Here are some of the observations I made after about a month of starting to remove gluten and casein from Nate’s diet (and continuing the enzymes):
– He started saying bye bye (not just waving) and just in the past couple of days has started saying hi. (Both at appropriate times.) He pronounces “hi” very well, and then sometimes he is overzealous and it sounds like a karate chop “hi-ya!”
– A couple of weeks ago, Jon and I realized that Nate has stopped making his “signature” grunting noise–a loud, annoying noise he made when he was frustrated or not getting his way and that would get worse if we told him to stop. As he acquires more ways to communicate, he doesn’t need that frustration noise anymore.
– In the past several days, he has started to put two words together (sporadically): bye bye Mama, bye bye snack (this afternoon), hi Dada, and all done (though I’m sure he thinks of “all done” as one word).
– He is sleeping so well–not waking at night and not crying in the morning. Months ago, he slept fine most nights, but at least one or two nights a week would involve waking and crying in the middle of the night. Also, he usually makes noise when he first wakes up in the morning now. He used to just sit/lie there in his crib for up to an hour just sort of waiting.
Did you see that?–putting two words together? Just a few months before this, I wondered if he would ever say “Mama!” This was all the evidence we needed that changing Nate’s diet was working for Nate.
Take note: we hadn’t done any other biomedical interventions yet; I changed Nate’s diet in anticipation of our first appointment at the treatment center. We saw changes before we ever went there!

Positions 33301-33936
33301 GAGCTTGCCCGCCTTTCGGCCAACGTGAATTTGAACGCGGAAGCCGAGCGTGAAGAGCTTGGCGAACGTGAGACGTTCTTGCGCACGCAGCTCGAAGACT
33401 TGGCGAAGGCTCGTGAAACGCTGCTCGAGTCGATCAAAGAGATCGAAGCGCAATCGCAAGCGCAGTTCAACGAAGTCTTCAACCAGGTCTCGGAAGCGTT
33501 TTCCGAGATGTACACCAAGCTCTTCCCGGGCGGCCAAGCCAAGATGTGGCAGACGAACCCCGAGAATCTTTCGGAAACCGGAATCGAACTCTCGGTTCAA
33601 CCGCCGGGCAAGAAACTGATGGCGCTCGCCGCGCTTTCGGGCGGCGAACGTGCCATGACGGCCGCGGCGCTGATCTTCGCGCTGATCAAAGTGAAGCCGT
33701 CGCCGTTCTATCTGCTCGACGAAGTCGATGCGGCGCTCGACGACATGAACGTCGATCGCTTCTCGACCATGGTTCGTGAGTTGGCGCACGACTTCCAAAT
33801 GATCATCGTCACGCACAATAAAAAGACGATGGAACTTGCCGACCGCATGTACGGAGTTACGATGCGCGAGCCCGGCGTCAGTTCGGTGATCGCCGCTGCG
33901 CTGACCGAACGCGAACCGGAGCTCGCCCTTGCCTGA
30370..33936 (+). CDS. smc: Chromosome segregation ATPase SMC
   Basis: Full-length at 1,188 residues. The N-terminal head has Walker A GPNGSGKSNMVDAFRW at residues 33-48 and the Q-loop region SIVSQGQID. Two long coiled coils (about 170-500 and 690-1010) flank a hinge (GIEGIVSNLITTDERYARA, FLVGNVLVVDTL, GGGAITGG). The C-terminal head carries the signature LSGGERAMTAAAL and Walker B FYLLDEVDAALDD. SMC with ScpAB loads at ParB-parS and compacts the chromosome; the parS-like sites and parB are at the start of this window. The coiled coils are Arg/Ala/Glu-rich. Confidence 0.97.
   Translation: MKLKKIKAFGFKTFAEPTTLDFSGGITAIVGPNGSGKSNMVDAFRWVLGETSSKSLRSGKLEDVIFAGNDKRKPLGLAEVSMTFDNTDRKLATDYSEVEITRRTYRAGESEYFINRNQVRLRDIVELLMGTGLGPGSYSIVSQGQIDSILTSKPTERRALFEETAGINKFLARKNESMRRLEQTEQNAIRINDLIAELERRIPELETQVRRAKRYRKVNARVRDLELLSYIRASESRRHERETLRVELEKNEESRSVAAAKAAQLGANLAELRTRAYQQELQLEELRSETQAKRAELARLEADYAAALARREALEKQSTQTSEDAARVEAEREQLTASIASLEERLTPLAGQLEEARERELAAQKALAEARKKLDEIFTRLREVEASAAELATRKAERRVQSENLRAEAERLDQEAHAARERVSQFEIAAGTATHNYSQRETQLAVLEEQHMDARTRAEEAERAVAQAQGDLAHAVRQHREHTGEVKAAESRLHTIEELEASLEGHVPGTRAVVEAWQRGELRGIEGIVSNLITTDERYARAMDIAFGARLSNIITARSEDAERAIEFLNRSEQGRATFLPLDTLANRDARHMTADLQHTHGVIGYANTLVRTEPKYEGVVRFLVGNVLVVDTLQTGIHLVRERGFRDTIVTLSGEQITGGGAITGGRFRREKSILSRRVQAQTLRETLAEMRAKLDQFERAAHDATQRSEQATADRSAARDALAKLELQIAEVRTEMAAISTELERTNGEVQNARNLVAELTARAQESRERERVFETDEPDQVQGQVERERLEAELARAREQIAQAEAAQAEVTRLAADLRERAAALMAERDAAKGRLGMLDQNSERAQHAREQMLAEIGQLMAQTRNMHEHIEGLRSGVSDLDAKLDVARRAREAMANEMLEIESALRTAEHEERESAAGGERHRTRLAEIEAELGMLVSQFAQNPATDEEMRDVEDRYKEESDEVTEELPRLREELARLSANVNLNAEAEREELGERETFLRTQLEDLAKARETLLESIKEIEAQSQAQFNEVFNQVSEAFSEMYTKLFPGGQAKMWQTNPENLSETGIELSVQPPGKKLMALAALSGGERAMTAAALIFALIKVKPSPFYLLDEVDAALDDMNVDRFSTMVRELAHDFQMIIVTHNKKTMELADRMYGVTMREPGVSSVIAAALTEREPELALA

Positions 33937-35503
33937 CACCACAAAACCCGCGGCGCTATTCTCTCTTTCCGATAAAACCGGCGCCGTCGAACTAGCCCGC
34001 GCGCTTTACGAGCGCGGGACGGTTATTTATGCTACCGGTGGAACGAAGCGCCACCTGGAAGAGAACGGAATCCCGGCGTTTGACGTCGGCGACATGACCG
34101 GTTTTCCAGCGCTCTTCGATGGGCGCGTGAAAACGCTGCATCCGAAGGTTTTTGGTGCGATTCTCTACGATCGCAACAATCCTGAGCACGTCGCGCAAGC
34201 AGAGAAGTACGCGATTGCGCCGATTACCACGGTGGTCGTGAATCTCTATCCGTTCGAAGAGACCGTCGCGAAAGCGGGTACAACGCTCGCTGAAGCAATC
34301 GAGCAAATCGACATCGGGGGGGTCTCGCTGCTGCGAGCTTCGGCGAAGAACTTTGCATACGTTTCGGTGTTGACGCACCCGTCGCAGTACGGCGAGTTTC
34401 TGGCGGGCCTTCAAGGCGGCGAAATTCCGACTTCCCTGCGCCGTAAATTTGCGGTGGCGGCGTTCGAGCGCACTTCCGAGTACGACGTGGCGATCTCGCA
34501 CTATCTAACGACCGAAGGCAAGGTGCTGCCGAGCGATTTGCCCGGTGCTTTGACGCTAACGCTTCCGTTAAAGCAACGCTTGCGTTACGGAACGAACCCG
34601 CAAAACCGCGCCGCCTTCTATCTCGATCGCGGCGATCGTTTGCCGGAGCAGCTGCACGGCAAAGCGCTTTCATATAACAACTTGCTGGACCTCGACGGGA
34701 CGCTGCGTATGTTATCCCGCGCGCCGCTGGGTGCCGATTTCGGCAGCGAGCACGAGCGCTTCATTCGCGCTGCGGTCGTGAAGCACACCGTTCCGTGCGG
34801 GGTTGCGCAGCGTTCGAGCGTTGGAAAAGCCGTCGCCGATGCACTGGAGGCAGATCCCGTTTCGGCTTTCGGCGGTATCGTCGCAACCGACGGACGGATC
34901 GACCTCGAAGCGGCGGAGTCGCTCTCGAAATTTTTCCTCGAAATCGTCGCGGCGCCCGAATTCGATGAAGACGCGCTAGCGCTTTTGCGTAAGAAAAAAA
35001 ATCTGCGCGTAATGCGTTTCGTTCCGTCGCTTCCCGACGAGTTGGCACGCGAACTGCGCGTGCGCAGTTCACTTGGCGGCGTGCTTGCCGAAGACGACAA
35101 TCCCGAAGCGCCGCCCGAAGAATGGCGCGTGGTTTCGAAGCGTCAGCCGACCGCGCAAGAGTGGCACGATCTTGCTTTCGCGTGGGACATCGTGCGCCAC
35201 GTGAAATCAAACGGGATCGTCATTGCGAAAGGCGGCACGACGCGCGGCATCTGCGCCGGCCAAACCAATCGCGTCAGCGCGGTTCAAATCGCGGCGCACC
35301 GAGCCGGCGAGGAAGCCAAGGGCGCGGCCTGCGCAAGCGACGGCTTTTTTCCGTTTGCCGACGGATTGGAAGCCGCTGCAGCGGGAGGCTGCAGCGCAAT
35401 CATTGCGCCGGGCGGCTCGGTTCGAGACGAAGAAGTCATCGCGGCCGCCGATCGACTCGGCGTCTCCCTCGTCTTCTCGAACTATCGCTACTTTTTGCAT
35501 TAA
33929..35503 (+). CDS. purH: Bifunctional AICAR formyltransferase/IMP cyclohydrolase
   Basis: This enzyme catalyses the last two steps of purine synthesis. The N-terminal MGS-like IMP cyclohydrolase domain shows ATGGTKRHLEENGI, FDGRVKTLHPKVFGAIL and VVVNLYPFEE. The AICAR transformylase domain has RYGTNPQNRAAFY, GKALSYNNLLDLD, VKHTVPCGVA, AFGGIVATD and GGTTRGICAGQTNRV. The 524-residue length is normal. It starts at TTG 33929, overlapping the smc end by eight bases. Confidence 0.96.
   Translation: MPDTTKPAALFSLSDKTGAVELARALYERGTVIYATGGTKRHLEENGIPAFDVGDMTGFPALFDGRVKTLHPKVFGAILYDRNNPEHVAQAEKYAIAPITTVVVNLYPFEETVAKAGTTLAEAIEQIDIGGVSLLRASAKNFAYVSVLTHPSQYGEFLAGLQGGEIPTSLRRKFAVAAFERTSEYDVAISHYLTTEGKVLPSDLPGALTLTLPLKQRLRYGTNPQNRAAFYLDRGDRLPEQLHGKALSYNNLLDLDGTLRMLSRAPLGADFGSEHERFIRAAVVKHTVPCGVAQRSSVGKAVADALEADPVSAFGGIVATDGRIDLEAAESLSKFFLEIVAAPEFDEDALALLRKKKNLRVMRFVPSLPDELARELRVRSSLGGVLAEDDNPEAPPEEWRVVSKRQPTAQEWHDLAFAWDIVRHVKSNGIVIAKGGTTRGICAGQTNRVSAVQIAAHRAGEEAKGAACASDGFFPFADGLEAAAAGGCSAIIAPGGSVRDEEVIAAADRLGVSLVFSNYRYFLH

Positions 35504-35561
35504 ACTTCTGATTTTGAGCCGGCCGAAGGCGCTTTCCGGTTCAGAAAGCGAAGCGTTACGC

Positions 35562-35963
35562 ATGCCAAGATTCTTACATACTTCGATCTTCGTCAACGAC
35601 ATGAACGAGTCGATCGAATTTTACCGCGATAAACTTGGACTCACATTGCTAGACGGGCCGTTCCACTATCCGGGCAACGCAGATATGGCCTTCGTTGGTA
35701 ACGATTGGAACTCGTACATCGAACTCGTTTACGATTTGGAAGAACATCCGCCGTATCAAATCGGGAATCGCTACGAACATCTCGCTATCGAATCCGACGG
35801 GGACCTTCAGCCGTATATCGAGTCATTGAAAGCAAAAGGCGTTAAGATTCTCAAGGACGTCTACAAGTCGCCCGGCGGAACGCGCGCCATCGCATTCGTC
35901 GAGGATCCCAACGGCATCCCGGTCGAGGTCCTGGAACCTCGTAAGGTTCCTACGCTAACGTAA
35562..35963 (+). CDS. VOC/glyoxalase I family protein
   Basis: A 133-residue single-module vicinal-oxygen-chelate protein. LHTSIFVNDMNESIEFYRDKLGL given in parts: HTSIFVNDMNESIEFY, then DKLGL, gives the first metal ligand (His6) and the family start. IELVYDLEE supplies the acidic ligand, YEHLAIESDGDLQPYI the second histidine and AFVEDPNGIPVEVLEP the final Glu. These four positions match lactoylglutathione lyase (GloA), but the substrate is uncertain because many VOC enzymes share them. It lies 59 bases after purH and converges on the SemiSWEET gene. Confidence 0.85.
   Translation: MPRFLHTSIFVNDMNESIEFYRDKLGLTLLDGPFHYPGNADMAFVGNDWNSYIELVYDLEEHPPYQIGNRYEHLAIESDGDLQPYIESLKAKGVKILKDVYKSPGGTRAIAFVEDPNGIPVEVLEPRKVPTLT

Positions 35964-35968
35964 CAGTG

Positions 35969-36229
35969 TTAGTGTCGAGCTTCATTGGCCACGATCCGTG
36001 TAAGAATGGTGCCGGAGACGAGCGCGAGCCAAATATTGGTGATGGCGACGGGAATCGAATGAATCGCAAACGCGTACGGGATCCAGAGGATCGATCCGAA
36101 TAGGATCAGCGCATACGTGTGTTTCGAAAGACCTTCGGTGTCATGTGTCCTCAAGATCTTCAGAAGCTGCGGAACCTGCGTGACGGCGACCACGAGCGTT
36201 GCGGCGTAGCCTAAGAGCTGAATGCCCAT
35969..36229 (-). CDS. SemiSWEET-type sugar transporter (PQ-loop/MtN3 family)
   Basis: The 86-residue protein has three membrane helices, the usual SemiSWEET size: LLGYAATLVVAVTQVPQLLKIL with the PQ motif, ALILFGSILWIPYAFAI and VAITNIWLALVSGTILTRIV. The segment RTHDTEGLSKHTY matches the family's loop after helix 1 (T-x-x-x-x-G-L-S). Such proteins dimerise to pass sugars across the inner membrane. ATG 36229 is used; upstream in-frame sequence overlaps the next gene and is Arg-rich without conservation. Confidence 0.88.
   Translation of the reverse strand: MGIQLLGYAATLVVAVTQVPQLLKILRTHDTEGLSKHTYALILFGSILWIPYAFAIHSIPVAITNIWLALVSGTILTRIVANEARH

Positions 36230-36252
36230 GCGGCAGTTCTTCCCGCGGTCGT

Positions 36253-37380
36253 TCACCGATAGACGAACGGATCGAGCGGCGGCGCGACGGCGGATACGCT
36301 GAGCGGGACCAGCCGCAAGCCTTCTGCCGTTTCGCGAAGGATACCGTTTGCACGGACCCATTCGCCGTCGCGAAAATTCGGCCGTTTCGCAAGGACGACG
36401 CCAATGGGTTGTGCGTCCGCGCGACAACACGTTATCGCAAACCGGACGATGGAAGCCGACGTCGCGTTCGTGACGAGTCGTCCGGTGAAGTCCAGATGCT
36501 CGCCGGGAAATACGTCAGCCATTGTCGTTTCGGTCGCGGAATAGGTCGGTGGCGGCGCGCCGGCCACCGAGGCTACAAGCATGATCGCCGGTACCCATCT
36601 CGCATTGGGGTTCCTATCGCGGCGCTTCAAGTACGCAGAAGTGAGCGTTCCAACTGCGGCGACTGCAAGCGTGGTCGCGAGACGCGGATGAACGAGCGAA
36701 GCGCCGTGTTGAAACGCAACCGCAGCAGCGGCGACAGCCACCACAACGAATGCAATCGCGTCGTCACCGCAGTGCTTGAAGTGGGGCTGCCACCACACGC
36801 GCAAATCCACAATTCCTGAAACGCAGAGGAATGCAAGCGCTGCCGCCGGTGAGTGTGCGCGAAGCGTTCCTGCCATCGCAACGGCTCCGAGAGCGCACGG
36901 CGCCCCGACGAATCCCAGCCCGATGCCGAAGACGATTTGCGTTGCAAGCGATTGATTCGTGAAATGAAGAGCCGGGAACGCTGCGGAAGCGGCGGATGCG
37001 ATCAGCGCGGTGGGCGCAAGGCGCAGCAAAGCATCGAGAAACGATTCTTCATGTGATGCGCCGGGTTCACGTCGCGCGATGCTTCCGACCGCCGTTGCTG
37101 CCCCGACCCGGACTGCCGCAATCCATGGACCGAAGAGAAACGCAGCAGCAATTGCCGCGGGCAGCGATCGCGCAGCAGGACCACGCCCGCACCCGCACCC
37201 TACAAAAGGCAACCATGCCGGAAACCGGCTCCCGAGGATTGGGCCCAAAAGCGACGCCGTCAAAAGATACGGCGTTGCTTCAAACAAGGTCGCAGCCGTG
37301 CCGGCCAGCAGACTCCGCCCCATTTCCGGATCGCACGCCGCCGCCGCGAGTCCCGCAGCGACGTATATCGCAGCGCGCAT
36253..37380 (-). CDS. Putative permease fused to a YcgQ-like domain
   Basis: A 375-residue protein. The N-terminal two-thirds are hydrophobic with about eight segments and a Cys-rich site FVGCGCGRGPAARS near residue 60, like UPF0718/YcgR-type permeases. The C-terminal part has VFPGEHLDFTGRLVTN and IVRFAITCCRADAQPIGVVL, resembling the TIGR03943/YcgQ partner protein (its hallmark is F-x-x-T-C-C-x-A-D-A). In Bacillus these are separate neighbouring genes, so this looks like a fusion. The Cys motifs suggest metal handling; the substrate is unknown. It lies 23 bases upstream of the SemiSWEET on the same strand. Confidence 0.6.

Removing casein and gluten started (started) to heal what was going on in Nate’s gut, allowing his body to calm down and start to learn! He began improving in all of his traditional therapies. I believe changing Nate’s diet also changed the trajectory of his therapies–and his life. Because his body was not so overloaded and was headed more toward healing, he was able to learn and internalize all of his therapies much better.
In fact, in March 2009 (a year and a half after going gluten-casein-soy-free), Nate’s neurologist–who says she can just “hear” autism when a child with autism speaks (something in the inflection, the stilted meter, the way the child speaks)–said she can’t hear it in Nate. She used the words “best I’ve ever heard” about Nate’s language and, when we asked if she would do the CARS test again (placing Nate on the spectrum), told us, “If I did the test again on him now, there is a high likelihood he would not place on the autism spectrum at all. Perhaps I could find some tiny thing here or there to put him on the spectrum, but I really don’t think so.”
Though the neurologist wouldn’t listen to our thoughts about diet change having a huge (HUGE) impact, we knew. We saw with our own eyes the difference removing those foods made (and the negative impact when he accidentally ate them). We knew we were turning in the right direction.
This post is part of the 31 Days writing challenge, during which I’m detailing our family’s journey through autism as it relates to the one lifestyle change we made that had the greatest impact on our son’s recovery: nutrition. Click here for a list of all this month’s entries as they are posted.